Prime Minister Benjamin Netanyahu's last-minute decision to ban a senior Al Jazeera correspondent from a government-sponsored conference in Jerusalem on Thursday sparked outrage among many of its participants, with even the head of the Government Press Office taking issue with the move.
- It’s Fun to Hate Al Jazeera
- Even a Treacherous Channel Like Al Jazeera Shouldn't Be Shut
- Foreign Ministry Warned Moves Against Al Jazeera Will Damage Israel's Image
Late Wednesday night, Netanyahu instructed GPO Director Nitzan Chen to disinvite Al Jazeera's Jerusalem bureau chief, Walid al-Omari, from the event, which focused on the topic of freedom of expression in Israel and the need to balance it with national security considerations.
Chen, whose office operates under the auspices of the Prime Minister’s Office and accredits both local and foreign journalists, said at the opening of the conference that he took issue with Netanyahu’s decision to ban Omari, but had no choice but to oblige him.
“We thought having Walid here would help strengthen the discussion, and we thought it was legitimate to have different views heard,” said Chen. “But the prime minister thought otherwise and we are obligated to fulfill his request.”
Chen added this was the first time in his five years in the job that the premier had intervened so blatantly in decisions taken by the GPO. Asked by Haaretz whether he had considered resigning over this unprecedented interference, Chen responded, “No comment.”
Several of the panelists said they had considered not showing up to protest the ban on Omari, but ultimately decided it was more important to have their dissenting voices heard.
This is not the first time the GPO has targeted the Qatari-based broadcaster. Last month, it decided to revoke the press accreditation of another Al Jazeera reporter, Elias Karram, over an interview he gave on another station, but that decision was later canceled.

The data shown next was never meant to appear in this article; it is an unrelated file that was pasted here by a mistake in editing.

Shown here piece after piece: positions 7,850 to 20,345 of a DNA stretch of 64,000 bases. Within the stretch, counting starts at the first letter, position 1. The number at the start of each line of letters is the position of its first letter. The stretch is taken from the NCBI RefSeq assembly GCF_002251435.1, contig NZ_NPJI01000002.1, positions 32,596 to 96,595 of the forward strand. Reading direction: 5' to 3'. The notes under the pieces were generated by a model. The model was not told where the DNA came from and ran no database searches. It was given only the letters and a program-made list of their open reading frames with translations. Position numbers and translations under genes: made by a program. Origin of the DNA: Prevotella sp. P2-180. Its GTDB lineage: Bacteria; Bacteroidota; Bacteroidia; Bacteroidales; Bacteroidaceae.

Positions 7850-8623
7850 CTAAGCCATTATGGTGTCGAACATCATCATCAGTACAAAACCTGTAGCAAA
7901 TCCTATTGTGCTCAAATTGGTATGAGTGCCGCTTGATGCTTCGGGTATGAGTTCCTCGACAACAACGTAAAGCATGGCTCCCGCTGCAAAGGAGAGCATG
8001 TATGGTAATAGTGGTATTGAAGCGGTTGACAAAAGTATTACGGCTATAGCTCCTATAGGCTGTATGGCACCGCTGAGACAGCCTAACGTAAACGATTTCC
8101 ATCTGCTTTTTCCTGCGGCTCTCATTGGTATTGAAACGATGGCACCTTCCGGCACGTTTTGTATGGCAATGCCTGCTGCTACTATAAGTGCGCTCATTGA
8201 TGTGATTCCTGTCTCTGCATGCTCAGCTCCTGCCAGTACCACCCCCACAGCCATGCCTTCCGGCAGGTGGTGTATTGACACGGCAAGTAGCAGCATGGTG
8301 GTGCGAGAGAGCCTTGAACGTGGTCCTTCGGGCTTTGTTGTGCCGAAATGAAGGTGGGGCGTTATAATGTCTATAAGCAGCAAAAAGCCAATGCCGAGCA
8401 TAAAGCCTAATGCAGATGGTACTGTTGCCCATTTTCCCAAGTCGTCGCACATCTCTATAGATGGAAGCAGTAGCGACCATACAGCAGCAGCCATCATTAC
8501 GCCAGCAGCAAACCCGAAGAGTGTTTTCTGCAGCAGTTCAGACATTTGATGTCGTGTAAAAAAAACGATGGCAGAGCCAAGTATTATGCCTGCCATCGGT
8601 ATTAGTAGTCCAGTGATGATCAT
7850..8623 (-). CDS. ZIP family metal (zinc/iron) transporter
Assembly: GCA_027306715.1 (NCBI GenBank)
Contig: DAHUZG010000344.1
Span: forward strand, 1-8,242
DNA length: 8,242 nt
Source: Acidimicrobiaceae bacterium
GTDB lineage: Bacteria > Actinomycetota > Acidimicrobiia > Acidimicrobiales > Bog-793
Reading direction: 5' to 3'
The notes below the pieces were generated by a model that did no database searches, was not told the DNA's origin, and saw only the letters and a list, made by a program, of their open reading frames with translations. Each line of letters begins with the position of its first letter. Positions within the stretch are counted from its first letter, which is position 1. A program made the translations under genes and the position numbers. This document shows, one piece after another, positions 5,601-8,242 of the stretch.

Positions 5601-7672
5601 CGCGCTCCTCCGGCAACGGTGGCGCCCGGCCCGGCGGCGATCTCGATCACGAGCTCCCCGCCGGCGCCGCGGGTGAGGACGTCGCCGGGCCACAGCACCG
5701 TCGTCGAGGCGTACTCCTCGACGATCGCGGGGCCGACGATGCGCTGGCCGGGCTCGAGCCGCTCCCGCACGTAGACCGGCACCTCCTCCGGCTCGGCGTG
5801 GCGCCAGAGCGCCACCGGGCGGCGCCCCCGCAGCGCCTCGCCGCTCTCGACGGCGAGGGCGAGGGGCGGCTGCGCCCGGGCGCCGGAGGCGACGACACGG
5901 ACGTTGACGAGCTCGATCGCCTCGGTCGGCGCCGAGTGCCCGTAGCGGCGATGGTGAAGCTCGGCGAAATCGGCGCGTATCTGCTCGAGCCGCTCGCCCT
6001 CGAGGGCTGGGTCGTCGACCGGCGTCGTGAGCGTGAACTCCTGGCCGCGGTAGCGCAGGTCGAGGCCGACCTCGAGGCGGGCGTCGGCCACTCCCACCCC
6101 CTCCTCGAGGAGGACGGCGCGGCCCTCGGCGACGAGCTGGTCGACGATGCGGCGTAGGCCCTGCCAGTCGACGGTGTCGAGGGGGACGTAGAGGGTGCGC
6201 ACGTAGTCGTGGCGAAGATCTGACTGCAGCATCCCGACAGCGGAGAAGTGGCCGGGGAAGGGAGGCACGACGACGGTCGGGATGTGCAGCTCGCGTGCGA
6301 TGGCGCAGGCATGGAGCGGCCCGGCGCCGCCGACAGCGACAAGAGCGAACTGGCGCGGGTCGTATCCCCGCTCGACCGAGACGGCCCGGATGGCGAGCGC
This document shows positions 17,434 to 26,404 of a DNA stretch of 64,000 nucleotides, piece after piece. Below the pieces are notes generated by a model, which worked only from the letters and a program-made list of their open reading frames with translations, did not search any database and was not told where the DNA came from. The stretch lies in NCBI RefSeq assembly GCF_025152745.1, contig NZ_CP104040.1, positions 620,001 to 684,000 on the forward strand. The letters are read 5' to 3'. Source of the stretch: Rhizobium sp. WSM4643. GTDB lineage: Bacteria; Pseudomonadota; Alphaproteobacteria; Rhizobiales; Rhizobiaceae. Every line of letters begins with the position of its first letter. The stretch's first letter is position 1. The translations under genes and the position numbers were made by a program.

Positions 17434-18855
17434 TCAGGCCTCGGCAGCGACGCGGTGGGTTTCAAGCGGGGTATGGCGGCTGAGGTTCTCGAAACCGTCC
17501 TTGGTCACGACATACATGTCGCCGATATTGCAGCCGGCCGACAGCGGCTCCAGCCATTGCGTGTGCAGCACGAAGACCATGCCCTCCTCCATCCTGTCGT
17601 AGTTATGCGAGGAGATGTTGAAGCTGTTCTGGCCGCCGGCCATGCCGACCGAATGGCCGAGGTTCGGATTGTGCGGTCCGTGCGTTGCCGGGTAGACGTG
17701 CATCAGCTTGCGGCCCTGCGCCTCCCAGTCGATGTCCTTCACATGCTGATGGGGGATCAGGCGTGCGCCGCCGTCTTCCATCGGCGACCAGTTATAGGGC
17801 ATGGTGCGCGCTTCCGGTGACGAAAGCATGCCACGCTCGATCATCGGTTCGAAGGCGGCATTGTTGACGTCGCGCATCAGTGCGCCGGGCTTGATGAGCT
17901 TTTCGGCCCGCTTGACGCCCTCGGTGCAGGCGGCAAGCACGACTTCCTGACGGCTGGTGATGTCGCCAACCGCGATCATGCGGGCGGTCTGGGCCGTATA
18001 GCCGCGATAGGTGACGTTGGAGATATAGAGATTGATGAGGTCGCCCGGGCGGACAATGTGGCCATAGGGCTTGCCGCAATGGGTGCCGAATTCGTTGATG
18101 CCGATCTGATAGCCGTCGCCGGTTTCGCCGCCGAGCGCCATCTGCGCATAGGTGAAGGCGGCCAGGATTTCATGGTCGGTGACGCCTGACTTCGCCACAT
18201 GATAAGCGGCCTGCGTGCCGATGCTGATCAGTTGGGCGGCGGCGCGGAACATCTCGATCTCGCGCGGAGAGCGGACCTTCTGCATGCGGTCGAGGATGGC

In a post published late Wednesday night on Facebook, the GPO said it had been instructed by Netanyahu to take the legal actions required to close down Al Jazeera’s Israel bureau.
Speaking at the event, Josef Federman, chairman of the Foreign Press Association in Israel, said his organization was discussing how to respond.
While Federman said his role was not to defend Al Jazeera’s reporting, he said he would defend “their right to report whatever they want.
“Israel is strong enough to handle whatever Al Jazeera throws at it, and I don’t think closing the station down is the way to respond,” he said.
Federman said that in the many briefings he had attended with Israeli officials, he had never received any evidence that Al Jazeera or any other foreign media reporting had jeopardized national security in any way.
“Basically, what it boils down to is that Israel doesn’t like what they say – and from what I see going on in this country right now, this is part of a broader trend,” Federman said.
“There are many people in the government who are trying to stop things they don’t like, and they do it by just trying to shut people up,” he added, citing as examples the government’s threats to cut funding to cultural institutions it sees as overstepping the boundaries of freedom of expression and Netanyahu’s recent attacks on the media.
Gideon Meir, a former diplomat and senior official at the Foreign Ministry, said he favored closing down Al Jazeera’s Israeli office, but only after proper legal action had been taken. He said he believed the television station was not a “real news outlet,” but rather “a propaganda tool that serves the Qatari government.”
At the same time, Meir said he was fiercely opposed to the ban imposed on the organization’s bureau chief on Thursday. “It was a terrible mistake and antidemocratic,” he said. “I’m all for free discourse, and he should have been here today debating us.”
Tehilla Shwartz Altshuler, a media expert from the Jerusalem-based Israel Democracy Institute, said the issue was not whether Al Jazeera published reports that were inaccurate or offensive, but whether hard evidence existed that its reporters endangered the security of Israel – in which case they should be prosecuted rather than denied their press credentials, she said.
“Yes, I’ve seen some of their reports and they’re disgusting and break every rule of journalism,” she said. “But I haven’t yet seen any proof that they are a security threat.”
Elad Man, a prominent media lawyer, agreed. “If they’ve committed some crime, then that’s a matter for the law enforcement authorities to deal with,” he said, “not the Prime Minister’s Office.”
Orly Goldklang, a senior editor at the right-wing Arutz Sheva news website, said that although she supported closing Al Jazeera’s office, she was not happy with the decision to ban Omari from the conference.
“It makes me uncomfortable that he’s not here,” she said. “I was in favor of holding a dialogue with him.”